With new compact and subcompact models from Ford and GM enjoying respectable sales, the mainstream media has been indulging in some “feel-good” headlines, like the New York Times’s Detroit’s Rebound Is Built on Smaller Cars, or CBS’s more equivocal Can small cars rebound U.S. auto industry? It’s an understandable instinct, as the media has long battered Detroit’s inability to build competitive compact and subcompact cars, and in the post-bailout atmosphere of redemption, these headlines definitely help reassure Americans about the value of their “investment.” Unfortunately (if unsurprisingly), however, these pieces gloss over the full truth of the situation. Yes, Ford and GM are enjoying improved sales success with small cars. The “U.S. auto industry,” on the other hand, isn’t actually getting all that much out of the situation, beyond some fluffily positive press. Here’s why:
Final assembly, as many know, is just one way in which to measure the impact of a given car on the thousands of firms that make up the U.S. auto industry. Some cars which the MSM are highlighting as perception changers for “Detroit” and “the US auto industry,” like the Ford Fiesta (or the Cadillac SRX compact crossover), are not built in the US at all. But even those that do are hardly any more American than strong-selling nameplates that have been built in America for years. To understand how this can be, it’s important to understand “content mix,” or the percentage of US/Canadian origin in each vehicle. Luckily Car & Driver publicized 2010’s NAFTA-area domestic content mix by model, in a PDF that you can download here.
What that data shows is that most of the cars that are being most closely associated with the “American Small Car Rebound” are not, well, all that American. Fiesta and Chevrolet’s Cruze are perhaps the most widely-referenced “perception-changing” Detroit small car, and yet both are average or worse when it comes to US/Canadian content mix for their segment. A Honda Civic made in Indiana, for example, uses considerably more North American-sourced parts than either the Cruze or its even-more-lauded Volt platform-mate. Nissan’s Mexican-made Versa has more North American parts content than any other NAFTA-made subcompact. In short, the Detroit firms may be selling more domestically-branded small cars, but they’re hardly breaking new ground in terms of selling high-domestic-content compact and subcompact cars… yet.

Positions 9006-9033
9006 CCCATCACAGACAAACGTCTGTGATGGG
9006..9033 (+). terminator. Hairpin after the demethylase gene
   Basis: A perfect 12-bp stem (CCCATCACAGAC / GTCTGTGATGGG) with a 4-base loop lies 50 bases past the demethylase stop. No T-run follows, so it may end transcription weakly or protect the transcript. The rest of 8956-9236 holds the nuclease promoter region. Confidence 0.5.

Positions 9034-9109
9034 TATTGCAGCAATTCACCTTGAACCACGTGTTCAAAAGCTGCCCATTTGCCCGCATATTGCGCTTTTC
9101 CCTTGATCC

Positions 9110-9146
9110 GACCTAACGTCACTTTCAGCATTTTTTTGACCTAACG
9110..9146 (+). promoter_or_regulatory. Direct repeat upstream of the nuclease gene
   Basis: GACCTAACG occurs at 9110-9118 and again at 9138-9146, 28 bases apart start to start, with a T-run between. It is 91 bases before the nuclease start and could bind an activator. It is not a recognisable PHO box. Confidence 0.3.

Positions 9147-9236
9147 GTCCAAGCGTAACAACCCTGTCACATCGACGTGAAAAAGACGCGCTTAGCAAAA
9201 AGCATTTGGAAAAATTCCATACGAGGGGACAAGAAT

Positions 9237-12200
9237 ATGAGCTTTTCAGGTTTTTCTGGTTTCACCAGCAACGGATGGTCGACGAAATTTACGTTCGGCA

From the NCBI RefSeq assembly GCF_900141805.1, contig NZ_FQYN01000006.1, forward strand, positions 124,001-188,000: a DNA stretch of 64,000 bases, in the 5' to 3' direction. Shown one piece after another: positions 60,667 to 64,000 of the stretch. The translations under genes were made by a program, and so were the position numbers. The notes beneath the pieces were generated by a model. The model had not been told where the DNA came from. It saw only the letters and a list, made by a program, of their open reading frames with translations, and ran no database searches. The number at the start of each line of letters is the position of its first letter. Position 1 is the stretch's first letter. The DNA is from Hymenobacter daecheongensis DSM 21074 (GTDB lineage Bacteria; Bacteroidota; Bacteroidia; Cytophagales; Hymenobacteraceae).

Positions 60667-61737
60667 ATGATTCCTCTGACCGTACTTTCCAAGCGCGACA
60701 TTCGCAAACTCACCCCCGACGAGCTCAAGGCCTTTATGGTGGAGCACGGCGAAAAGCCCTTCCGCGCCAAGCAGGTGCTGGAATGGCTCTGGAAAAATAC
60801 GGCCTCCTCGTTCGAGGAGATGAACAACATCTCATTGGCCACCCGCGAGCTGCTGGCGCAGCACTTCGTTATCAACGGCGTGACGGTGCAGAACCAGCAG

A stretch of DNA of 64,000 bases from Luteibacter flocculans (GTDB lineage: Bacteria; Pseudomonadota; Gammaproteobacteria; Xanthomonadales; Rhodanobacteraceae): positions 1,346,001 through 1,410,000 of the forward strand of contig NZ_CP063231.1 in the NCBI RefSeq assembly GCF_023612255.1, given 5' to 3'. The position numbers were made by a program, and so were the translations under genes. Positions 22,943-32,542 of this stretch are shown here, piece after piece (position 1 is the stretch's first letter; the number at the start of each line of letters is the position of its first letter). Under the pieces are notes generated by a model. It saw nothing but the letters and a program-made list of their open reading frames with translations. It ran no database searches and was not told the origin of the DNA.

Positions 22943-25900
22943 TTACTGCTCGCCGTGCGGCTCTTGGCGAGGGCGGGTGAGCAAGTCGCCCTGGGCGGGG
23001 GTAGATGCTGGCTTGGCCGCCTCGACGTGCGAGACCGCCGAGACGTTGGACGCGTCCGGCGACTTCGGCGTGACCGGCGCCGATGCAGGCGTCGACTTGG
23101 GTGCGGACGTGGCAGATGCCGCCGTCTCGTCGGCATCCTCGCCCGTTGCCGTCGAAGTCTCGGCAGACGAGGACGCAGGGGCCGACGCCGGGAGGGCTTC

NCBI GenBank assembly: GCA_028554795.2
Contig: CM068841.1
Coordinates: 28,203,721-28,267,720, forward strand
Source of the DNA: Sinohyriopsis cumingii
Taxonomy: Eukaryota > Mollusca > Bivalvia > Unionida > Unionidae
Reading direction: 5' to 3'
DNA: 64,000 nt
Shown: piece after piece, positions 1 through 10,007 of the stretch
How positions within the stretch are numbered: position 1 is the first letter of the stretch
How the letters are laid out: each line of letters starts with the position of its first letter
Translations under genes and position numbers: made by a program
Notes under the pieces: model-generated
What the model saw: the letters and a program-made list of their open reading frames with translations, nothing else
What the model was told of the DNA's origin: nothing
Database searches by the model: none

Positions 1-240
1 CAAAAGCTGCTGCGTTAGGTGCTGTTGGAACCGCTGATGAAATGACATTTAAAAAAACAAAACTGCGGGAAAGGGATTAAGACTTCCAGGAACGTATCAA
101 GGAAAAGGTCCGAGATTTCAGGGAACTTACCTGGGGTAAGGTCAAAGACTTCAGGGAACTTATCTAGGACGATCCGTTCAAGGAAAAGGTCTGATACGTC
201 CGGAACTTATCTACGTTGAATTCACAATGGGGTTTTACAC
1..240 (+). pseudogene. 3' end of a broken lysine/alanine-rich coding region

The good news is that this situation should improve in some cases. GM’s 2% North American Aveo will be replaced later this year by the Sonic, a 65% NA content subcompact, built in Michigan. Ford’s new 2012 Focus appears to keep its high domestic parts content mix, apparently improving over its predecessor by one percent for a segment-leading 85% North American content. On the other hand, Dodge is getting a new Fiat-based replacement for Caliber soon, and a relatively rapid homologation could mean much lower domestic content there.
In any case, though Ford and GM’s sales numbers show improvement in the small car arena, America still has a long way to go before it’s a small car manufacturing hub. Furthermore, the improvements in Ford and GM’s small car sales still aren’t having as much of an impact on the “real US auto industry,” the thousands of parts suppliers and related firms across the US, as the mainstream media’s narrative implies. And the most-hyped cars, in particular, still don’t match the North American parts content mixes that transplants have been achieving for some time.